We at PEI Fight for Affordable Housing have been advocating for the City of Charlottetown for an owner-occupied bylaw for short term rentals. A recent presentation given by the City has highlighted some areas of concern that make it clear that commercial short term rentals (STRs) are adding pressures to the housing crisis:
- 635 STR listings in Charlottetown but only 265 STR listings that were registered with Tourism PEI. This means loss of revenue for the province with more than half of all units being non-compliant.
- Average # of housing units converted to full-time STR’s per year # 2017: 55 units, 2018: 124 units, 2019: 138 units. During the peak season approx. 193 housing units are removed from the market which is a 8.9% increase in loss from the previous year.
- Growth of STR’s has contributed to an increase in rental costs of approximately 37.7% in 2017
- 54% of listings were operated in the host’s principal residence, meaning still room for STRs to exist in Charlottetown
We appreciate and understand that data and information surrounding STRs and their housing impacts took time to gather and appreciate the City of Charlottetown consulting experts to gain a better understanding of this issue. The lack of data on exact number of listings and their locations is information that is not readily shared by big companies like Airbnb as they rely on lack of municipal intervention to grow commercial operators and increase revenues regardless of community impacts.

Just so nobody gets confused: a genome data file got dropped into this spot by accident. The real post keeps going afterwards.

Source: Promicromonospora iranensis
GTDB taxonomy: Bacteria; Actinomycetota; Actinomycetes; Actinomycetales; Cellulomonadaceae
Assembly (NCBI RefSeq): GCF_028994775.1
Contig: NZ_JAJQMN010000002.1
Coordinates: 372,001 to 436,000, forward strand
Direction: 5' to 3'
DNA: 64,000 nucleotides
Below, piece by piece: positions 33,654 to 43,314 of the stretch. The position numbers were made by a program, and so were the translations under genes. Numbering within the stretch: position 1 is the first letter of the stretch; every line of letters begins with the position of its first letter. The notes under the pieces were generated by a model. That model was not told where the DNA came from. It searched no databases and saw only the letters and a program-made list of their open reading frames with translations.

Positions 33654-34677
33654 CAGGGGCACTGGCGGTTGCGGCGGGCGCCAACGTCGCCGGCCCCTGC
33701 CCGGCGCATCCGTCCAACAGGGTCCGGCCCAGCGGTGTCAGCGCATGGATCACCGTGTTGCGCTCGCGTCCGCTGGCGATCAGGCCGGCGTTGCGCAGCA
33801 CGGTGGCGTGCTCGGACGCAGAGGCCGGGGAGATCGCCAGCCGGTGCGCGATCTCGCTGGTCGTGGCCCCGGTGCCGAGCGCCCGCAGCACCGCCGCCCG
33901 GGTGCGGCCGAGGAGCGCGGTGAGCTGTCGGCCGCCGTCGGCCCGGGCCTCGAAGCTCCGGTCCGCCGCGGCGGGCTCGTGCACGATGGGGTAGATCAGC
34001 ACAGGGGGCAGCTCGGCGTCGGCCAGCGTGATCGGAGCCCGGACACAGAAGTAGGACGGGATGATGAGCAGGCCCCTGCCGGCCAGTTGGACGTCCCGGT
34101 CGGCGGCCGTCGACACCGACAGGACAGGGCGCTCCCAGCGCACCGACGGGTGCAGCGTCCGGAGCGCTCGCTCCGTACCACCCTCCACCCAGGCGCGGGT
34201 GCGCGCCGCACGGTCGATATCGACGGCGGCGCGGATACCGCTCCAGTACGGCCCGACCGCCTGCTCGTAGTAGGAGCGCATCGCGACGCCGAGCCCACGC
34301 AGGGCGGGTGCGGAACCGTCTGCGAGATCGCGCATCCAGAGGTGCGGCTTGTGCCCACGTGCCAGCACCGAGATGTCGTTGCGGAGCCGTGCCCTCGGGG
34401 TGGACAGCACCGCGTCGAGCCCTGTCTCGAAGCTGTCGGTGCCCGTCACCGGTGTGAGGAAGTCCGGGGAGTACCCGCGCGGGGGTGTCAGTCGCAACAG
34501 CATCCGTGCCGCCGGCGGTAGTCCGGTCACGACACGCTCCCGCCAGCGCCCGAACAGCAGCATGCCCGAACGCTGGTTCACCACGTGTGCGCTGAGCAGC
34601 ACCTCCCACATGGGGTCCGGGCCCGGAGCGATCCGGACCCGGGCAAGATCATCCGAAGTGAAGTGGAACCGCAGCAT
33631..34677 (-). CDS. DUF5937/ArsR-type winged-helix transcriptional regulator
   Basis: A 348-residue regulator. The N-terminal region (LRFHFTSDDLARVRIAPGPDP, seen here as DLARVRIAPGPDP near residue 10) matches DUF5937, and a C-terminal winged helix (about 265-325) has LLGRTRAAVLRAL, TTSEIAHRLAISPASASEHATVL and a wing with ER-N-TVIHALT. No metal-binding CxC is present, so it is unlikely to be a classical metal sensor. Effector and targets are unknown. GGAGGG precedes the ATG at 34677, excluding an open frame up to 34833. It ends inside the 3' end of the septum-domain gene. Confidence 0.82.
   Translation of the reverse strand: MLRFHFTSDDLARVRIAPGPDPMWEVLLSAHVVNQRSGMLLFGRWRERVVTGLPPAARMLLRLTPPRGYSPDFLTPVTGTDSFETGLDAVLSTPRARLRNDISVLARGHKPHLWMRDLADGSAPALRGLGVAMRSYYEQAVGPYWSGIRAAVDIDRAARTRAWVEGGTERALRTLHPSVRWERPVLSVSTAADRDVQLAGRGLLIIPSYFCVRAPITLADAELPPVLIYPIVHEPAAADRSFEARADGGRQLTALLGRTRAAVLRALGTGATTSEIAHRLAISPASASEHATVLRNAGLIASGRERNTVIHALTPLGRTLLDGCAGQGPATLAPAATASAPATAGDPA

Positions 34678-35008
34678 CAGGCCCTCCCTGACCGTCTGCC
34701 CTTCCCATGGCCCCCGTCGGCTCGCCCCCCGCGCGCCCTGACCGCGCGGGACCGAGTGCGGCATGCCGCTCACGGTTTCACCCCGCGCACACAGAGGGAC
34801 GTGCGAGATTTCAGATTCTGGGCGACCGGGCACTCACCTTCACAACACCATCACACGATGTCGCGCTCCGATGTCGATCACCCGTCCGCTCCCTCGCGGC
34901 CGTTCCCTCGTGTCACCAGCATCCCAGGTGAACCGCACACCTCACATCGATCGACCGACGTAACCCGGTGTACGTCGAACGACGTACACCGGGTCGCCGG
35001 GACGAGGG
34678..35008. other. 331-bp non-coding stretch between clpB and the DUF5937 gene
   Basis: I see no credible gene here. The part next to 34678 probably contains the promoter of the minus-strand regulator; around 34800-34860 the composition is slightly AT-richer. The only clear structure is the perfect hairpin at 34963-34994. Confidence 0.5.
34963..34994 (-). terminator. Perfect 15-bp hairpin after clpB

The City presented five scenarios, and we at PEIFAH would like to advocate for Scenario 2:
Permitting STRs in any principal residence including apartments, with no allowance for commercial STRs
We believe this is the best option for returning long term units to the market (be it to purchase or rent long term) while still allowing principal residence STR operators to earn extra income:
- 53.9% of current active listings would still be allowed
- 122 (88.4%) housing units could be return to the long term market
By choosing a strictly owner-occupied model we would be adhering to the guiding principles of the City which is to protect long-term housing and community stability.
We continue to ask that Council put residents and neighbourhoods as priority over commercial interests of one group. As stated in the report: “STR activity is becoming a highly commercialized operation – the top 10% of hosts earned nearly half (47.3%) of all STR revenue”
How will council be remembered on this topic? Voting for the economic interests of those who commercialize existing long term housing during a housing crisis, or taking leadership to protect our neighbours and communities?
Please call, email, or post to your Councilors and make your thoughts known:
Tentative public meeting date: March 31